Published on Wednesday, 30 November -0001 00:00
Jesse Folk is a member of the National Guard from Ortonville on the border between Minnesota and South Dakota. After training as a combat medic, he served in Iraq for one year. When he returned home, he wanted to apply his military training and experience as a civilian paramedic. After checking out civilian training programs, however, Jesse discovered that he would have to start from square one because they would give no credit for his emergency medical training and experience from the military. Jesse decided not to become a paramedic. His story is not an isolated case, and America's rural communities are worse off as a result. We need to do something about it. We cannot afford to squander the wealth of expertise and experience that our veterans offer. Our nation has invested in developing their skills and we need to make the most of that investment, especially when they can help meet the health care needs of rural America. Rural areas have long faced critical personnel shortages in emergency medical services (EMS). A 2002 Minnesota study described it as a "quiet crisis," with 75 percent of rural EMS providers saying they needed to add more staff and 67 percent saying they had difficulty covering their shifts. Likewise, a 2002 survey of ambulance services in South Dakota found that the top two concerns were training and recruit-
ment/retention. In a 2004 national survey of state EMS directors, recruitment/retention and "24/7 coverage" were identified as the most important rural issues.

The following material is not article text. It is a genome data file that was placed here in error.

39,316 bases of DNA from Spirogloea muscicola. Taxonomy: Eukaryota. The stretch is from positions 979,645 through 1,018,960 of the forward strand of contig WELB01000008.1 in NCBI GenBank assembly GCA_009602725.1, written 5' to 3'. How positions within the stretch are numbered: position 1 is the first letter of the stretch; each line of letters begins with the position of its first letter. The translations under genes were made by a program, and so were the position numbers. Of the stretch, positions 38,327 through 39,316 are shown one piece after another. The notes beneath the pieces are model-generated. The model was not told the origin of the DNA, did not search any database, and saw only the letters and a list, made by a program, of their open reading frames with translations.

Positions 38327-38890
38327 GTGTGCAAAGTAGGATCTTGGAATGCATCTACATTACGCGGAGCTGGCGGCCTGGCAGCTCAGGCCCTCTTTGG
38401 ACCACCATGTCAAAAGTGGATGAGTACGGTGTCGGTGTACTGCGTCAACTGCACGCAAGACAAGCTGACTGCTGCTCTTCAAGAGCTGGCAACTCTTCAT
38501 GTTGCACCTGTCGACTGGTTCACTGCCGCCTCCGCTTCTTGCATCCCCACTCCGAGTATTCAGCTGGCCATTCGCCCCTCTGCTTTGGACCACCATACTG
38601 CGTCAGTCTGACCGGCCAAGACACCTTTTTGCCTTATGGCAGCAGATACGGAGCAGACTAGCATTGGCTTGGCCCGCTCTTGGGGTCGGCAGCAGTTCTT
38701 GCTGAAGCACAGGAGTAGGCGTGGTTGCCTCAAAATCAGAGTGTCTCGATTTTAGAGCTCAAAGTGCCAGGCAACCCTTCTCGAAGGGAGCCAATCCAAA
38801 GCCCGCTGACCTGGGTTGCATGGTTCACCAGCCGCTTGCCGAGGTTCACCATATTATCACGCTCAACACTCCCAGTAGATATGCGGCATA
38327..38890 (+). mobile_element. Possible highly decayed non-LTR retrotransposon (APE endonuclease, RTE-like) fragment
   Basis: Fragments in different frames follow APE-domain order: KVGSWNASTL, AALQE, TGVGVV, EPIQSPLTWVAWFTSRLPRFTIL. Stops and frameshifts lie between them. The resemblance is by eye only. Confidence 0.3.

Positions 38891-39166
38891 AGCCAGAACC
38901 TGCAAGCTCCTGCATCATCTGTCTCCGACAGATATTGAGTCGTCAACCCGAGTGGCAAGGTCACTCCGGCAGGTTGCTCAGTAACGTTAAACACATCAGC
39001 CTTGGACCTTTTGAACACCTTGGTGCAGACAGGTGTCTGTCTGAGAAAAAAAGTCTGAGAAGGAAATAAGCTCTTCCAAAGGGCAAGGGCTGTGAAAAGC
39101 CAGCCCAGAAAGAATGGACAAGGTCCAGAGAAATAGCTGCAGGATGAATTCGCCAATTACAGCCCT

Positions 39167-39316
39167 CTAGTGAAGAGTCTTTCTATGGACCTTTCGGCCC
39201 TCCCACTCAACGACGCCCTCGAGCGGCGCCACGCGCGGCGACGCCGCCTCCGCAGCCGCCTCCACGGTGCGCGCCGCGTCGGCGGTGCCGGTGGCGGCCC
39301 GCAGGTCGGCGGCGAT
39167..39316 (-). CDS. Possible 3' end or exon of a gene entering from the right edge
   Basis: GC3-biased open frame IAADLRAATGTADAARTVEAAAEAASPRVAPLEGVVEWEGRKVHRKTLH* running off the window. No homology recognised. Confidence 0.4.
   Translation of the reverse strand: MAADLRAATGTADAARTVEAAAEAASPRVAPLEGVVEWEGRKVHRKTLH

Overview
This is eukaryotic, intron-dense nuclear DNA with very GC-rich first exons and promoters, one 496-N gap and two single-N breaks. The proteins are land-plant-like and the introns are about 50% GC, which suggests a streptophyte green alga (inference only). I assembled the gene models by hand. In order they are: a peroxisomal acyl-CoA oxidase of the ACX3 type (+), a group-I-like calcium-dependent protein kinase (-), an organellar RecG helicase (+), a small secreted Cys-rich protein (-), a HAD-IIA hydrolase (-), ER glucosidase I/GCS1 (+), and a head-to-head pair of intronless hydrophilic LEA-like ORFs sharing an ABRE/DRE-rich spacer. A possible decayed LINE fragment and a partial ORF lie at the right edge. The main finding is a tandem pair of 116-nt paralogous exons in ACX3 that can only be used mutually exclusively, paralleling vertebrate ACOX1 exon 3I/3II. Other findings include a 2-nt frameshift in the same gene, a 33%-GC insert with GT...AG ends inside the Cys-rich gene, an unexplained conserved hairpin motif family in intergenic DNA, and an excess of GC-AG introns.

In some places, there is growing concern about whether an ambulance will even be available when someone calls 911. Rural communities must cope with these shortages at the same time they face special needs. Rural areas tend to have aging populations that require more emergency medical services. Also, compared to their urban counterparts, rural Americans suffer a disproportionate share of injury-related deaths. Although rural areas have only 20 percent of the nation's population, they account for nearly 60 percent of all trauma deaths. To meet these needs and relieve the staff shortages, there is an ideal talent pool available with veterans returning from Afghanistan and Iraq who already have significant emergency medical training and experience. Thousands of men and women in the military receive emergency medical training as part of their duties. For example, 80 percent of all Army combat medics are currently certified as Emergency Medical Technicians (EMTs) at the basic level. The problem is these veterans return home and find that their military experience does not count toward civilian paramedic training and certification. Existing programs require all students to begin with an entry-level curriculum, which means veterans must spend extra time and money on basic training they already have. To correct this problem, we have introduced bipartisan legislation that is designed to relieve the rural shortage of emergency medical personnel by accelerating and streamlining civilian paramedic training for returning veterans who have appropriate training and experience. Called the Veterans-to-Paramedics Transition Act, this legislation would provide federal grants for universities, colleges, technical schools and state EMS agencies to develop a suitable curriculum to train these veterans and fast-track their eligibility for paramedic certification. Co-sponsors include Senators Mike Enzi (R-WY) and Tom Harkin (D-IA) as well as Rep. Jerry Moran (R-KS). It has already been endorsed by the American Ambulance Association and the National Rural Health Association. When any one of us is sick or injured and needs emergency medical care, we count on an ambulance and paramedics to rush to our aid no matter where we may live. However, many rural communities across America no longer have that assurance. When we have soldiers like Jesse Folk who are trained to save lives on the front lines of combat, they should also have the opportunity save lives on the front lines right here at home. Amy Klobuchar is a U.S. Senator from Minnesota. Stephanie Herseth Sandlin represents South Dakota in the U.S. House of Representatives.